Schools, celebrities and college students will join together today in a campaign to press the Government to close the grossly unjust funding gap between school sixth forms and local sixth-form and further education colleges.
Schools, celebrities and college students will join together today in a campaign to press the Government to close the grossly unjust funding gap between school sixth forms and local sixth-form and further education colleges. The Association of Colleges (AoC) says that colleges receive at least 10 per cent less funding per student than schools for providing exactly the same courses. Some principals, however, say that the gap is larger - as big as 40 per cent - because of the harsh penalties that colleges face when students drop out of courses.
A typical college would be £500,000 a year better off if the funding gap were closed, the AoC says. With that money, colleges would be able to improve the quality of their facilities and courses, and treat staff better. That colleges have been unfairly under-funded is widely accepted. The Government pledged to plug the gap in its 2001 manifesto by raising college budgets and has made strides towards equality by increasing college budgets at a faster rate than school budgets. But it argues that the historical patterns of underfunding will take a long time to address. The influential Education and Skills select committee in the House of Commons agrees with the broad thrust of the AoC's argument; it concluded last month that the Government should do more to address the funding gap between schools and colleges. and accused it of using colleges to provide education on the cheap.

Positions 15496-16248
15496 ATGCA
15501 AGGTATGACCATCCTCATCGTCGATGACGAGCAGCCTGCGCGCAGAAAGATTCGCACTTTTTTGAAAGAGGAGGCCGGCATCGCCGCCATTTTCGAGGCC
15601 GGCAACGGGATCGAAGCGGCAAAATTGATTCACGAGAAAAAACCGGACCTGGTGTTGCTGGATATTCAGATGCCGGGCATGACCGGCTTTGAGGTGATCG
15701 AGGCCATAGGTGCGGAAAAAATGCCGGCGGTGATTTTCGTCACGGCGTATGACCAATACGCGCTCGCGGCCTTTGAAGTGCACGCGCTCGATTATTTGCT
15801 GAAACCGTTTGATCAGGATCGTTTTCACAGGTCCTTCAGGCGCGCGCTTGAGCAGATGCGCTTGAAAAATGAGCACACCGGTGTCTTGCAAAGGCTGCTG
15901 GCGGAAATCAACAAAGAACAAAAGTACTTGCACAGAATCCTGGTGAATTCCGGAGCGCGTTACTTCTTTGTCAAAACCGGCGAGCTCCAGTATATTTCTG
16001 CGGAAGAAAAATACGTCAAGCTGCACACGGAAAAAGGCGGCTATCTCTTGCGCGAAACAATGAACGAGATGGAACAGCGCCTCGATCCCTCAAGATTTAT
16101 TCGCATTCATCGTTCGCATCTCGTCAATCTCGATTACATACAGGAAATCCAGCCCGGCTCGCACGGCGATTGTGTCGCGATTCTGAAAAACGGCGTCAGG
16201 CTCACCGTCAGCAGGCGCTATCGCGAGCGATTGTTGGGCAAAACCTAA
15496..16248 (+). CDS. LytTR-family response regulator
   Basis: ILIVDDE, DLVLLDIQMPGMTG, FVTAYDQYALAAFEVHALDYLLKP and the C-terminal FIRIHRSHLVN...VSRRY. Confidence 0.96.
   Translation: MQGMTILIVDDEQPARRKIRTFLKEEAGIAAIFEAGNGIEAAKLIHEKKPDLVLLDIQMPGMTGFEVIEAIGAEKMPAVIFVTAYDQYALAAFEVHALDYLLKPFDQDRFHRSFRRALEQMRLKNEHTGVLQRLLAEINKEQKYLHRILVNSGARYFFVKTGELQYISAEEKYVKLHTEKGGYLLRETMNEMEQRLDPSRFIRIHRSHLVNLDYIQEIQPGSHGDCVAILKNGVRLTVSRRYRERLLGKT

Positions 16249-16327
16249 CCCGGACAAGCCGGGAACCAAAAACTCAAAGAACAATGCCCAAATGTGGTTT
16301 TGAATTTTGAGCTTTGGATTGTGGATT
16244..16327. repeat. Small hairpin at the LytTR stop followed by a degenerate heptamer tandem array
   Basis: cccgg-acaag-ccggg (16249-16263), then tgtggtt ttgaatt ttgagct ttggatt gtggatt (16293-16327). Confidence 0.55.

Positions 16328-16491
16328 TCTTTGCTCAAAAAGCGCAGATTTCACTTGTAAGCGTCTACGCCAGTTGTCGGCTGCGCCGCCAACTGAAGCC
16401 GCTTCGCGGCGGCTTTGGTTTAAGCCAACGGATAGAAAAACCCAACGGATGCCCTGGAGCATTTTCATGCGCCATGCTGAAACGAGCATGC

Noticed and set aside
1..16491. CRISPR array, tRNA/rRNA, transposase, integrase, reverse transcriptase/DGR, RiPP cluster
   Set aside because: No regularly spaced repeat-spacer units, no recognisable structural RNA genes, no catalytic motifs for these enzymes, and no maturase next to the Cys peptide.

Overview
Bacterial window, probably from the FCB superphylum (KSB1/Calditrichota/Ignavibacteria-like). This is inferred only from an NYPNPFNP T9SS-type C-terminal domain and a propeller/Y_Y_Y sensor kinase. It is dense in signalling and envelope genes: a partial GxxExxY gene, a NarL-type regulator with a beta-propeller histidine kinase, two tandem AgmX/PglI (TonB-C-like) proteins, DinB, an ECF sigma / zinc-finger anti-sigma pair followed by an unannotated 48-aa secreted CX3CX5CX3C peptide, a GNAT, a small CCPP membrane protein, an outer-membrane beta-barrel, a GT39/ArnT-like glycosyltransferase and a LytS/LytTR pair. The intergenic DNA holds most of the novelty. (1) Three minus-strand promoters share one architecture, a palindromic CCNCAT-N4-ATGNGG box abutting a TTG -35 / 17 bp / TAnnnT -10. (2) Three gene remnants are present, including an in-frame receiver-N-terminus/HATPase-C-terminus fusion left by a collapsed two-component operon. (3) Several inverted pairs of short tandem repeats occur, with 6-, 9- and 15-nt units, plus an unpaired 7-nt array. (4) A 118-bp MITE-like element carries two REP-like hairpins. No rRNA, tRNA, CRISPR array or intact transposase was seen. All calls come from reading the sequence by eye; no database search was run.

The campaign will star former college students including the actor Stephen Fry, who took his A-levels at City College Norwich after being expelled from school and jailed for credit-card fraud. There can be little doubt that colleges are getting a raw deal. They educate more than four million pupils, including 701,000 aged 16 to 18 who choose to attend, compared with only 345,000 in school sixth forms.
On top of this, the Government drive to give disaffected 14-year-olds time out of school to study vocational courses has meant that more than 110,000 younger people are studying in colleges. The radical shake-up of secondary education proposed by Mike Tomlinson, the former chief inspector of schools, will accelerate that trend. It is not right for this historical funding disparity to be allowed to continue. The Government has already made welcome steps towards greater fairness. Now it needs to do so with more urgency. It should put its money where its mouth is.Reuse content